LAKEWOOD, Ohio – City Council on Sept. 16 is expected to approve the introduction of a Lakewood Tree Advisory & Education Board, which will comprise five appointed citizens tasked with maintaining and developing the town’s tree canopy.
“That is a plank which expects to keep on the important function of the Tree Task Force which was made in the wake of Hurricane Sandy,” City Council President Sam O’Leary explained. “The devastation to our urban tree canopy actually lacked a dialog regarding the way we protect and develop our tree decoration in town long-term.
“This board may seek to not only make certain that the best practices which were developed by the Tree Task Force are followed closely in perpetuity, but we continue to educate the general public about the value of trees in our area ”
Stated the advantages of a healthy tree canopy range from land values to roads that we’re maintaining and stormwater control cooler throughout the hot months.
Education Board & the Tree Advisory was a recommendation.
Lakewood Arborist Chris Perry reported the Tree Advisory & Education Board may be critical when it comes to instructing residents on the value and benefits of trees, in addition to supporting the planting of trees on private land.
“To achieve our long-term objective to boost our town tree canopy cover 5% by 2035 — from 28.5% to 33.5% — we will need to have more personal land planting, along with the large number of yearly plantings the city has already been doing the previous six decades,” Perry stated.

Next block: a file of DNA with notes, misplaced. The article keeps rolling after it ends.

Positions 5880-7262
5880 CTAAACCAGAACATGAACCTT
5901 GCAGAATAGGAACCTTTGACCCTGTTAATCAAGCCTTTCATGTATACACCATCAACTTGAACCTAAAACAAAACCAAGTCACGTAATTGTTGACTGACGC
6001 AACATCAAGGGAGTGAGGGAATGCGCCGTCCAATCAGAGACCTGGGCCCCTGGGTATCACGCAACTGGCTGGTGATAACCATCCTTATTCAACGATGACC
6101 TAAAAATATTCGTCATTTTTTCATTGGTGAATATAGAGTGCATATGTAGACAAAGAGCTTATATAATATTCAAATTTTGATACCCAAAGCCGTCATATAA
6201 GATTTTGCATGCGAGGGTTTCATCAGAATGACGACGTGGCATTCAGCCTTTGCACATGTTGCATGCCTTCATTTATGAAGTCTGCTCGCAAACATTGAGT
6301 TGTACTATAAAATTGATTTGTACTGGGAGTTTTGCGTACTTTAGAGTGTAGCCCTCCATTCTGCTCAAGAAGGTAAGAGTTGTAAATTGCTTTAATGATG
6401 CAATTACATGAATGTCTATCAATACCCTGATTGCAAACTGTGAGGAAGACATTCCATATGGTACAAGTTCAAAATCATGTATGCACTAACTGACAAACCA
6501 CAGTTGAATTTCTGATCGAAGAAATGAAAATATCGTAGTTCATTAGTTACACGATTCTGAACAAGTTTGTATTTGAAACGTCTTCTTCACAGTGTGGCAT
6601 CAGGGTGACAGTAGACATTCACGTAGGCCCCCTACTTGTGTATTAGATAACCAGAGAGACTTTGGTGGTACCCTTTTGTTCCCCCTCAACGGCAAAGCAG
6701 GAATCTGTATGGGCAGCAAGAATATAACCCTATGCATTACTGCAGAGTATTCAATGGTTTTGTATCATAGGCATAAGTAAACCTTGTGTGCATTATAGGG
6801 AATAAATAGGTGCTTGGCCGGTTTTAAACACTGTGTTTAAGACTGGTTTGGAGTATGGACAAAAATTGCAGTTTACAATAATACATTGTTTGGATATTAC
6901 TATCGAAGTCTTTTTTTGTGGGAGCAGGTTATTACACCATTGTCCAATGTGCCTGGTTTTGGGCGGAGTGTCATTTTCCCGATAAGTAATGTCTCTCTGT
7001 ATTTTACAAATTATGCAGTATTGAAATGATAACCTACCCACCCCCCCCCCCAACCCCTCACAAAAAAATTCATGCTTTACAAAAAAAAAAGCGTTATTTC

“Residents have the most space accessible to plant trees, therefore 45 percent to 50 percent of future expansion must happen on private property”
Education Board & the Lakewood Tree Advisory will not be starting from scratch, taking into consideration the town has a proven tree action plan set up listing targets and actions that are necessary.
“That strategy is rooted in the science of trees, information monitored and listed within Lakewood and at the maintenance programs and decision-making procedure connected with an urban forest within a high-density community such as Lakewood,” Perry stated.
“The only missing part of this mystery inside our strategy is that our lack of focus and time needed to play a much bigger part in engaging the public to plant more trees and care for their trees and instruction about the benefits of trees”
The Tree Advisory & Education Board will be comprised of three City Council and two appointments if accepted. Interested citizens must submit a resume and cover letter describing their understanding of and fascination with trees from Sept. 13 to the clerk of council.